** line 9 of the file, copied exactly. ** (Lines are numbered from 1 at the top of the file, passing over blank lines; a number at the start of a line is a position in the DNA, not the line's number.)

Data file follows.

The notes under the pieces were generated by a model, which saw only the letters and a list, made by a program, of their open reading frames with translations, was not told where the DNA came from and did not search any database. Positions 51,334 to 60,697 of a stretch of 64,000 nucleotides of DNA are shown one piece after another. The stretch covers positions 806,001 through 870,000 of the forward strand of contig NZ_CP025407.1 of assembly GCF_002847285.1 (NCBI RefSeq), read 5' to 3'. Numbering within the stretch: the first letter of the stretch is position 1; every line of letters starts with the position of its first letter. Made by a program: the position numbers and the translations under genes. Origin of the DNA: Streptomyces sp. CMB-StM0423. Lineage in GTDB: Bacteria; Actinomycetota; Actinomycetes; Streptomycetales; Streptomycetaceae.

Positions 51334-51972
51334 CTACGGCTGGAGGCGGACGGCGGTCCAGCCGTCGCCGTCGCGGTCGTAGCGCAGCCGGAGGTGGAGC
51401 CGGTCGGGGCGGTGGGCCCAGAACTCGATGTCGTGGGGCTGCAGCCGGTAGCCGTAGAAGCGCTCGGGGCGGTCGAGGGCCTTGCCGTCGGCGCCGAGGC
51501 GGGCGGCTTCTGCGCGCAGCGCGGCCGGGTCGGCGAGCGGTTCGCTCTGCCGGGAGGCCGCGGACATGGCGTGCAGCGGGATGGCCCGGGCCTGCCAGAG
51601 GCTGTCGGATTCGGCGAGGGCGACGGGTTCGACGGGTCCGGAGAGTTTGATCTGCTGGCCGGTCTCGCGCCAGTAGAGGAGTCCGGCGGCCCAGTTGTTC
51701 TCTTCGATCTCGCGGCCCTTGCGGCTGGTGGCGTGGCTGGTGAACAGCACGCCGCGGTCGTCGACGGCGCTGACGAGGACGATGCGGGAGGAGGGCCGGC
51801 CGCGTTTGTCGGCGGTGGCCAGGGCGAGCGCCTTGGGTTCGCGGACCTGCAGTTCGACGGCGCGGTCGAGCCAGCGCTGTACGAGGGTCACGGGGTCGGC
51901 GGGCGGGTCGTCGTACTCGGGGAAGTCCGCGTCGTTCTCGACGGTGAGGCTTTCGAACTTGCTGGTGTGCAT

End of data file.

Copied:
51901 GGGCGGGTCGTCGTACTCGGGGAAGTCCGCGTCGTTCTCGACGGTGAGGCTTTCGAACTTGCTGGTGTGCAT